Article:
When you call for help, speak calmly and clearly. Give your name, address and phone number; give the location of the patient and describe the problem. Don’t hang up until the dispatcher tells you to, because he or she may need more information or give you instructions.  911 call-takers and dispatchers are trained and proficient in Emergency Medical Dispatch (EMD) which allow dispatchers to capture important medical information and if the need arises; to provide pre-arrival instructions over the phone.  Information obtained through EMD is passed on to responding medics informing them of your condition prior to arriving on the scene.

Prince George’s County is investing in the overall EMS commitment to excellence by providing equipment and apparatus that is reliable and safe for our providers and patients.  New transport units have been ordered and are currently being manufactured.  Thirteen 2011 Freightliner/Wheeled Coach ambulance transport units are scheduled for delivery later this year.   These units were purchased for just under $3,000,000 and placed into a rotation of units and not specifically assigned to any one station.  These vehicles will be the first in our fleet that will meet the EPA 2010 emissions standards by utilizing DEF (Diesel Exhaust Fluid) which is an organic, non-toxic compound made of 32.5% urea and 67.5% de-ionized water that, when carefully added to diesel exhaust, helps neutralize emissions.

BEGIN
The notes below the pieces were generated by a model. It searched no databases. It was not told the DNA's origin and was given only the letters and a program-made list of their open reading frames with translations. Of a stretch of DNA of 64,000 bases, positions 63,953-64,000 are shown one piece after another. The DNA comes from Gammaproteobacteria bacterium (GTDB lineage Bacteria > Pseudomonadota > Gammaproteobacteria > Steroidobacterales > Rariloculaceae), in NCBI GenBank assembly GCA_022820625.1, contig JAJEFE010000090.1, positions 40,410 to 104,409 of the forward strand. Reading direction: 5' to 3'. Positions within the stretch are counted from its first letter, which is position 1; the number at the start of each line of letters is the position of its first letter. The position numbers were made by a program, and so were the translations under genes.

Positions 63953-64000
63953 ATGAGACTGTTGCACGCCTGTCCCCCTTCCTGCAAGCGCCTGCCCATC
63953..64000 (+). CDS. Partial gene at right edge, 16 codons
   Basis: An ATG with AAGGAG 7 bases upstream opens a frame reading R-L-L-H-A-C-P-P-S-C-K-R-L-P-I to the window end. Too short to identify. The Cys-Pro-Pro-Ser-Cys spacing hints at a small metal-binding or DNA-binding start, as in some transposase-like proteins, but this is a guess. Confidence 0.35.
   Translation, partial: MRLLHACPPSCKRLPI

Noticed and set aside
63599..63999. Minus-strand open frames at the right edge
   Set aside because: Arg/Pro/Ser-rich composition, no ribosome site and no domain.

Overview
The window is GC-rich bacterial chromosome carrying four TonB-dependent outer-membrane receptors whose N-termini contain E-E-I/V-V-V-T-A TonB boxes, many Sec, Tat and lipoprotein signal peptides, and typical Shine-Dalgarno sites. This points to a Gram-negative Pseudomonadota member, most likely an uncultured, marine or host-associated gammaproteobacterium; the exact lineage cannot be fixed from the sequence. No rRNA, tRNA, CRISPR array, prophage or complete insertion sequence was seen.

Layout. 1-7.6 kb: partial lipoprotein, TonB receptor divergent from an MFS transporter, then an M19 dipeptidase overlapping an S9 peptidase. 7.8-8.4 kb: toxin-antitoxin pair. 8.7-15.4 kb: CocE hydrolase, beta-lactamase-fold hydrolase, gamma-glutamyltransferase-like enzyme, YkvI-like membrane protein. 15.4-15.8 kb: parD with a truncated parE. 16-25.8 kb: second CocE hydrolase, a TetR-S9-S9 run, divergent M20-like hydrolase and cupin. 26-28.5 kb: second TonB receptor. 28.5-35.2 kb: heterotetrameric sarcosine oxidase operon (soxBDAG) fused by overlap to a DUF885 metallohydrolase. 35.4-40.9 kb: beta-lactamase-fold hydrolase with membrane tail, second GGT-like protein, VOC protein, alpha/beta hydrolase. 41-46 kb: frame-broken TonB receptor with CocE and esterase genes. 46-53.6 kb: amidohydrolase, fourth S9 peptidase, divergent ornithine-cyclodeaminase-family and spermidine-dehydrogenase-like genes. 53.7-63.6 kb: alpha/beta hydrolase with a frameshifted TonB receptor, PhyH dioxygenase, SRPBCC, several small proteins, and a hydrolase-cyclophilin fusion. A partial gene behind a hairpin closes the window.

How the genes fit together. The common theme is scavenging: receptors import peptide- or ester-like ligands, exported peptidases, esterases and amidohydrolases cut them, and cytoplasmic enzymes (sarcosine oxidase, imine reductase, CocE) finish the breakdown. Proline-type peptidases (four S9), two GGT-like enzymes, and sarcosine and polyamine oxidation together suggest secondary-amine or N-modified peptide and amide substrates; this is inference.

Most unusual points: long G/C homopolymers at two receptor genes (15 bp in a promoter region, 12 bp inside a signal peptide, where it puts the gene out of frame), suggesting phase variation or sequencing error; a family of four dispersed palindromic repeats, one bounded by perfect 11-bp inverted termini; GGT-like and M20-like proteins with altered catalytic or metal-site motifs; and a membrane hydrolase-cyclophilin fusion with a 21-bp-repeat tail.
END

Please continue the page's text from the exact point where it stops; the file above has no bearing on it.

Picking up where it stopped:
Members of the media are invited to ride-along with our “Everyday Heroes” during a tour of duty.  There is no better way to appreciate the day in the life of a paramedic then to put yourself in their shoes.  Please contact the Press Information Office, 301-883-7154, to arrange for your ride-along.

Natural Gas Leak Disrupts Chillum-Adelphi Community (FINAL)

MEDIA CONTACT: Mark E. Brady, Chief Spokesperson, 240-508-7930

At about 10:30 am, Monday, May 16, 2011, Prince George's County firefighters and paramedics from the Chillum-Adelphi area were dispatched to the intersection of 21st Avenue and Amherst Road for a natural gas leak.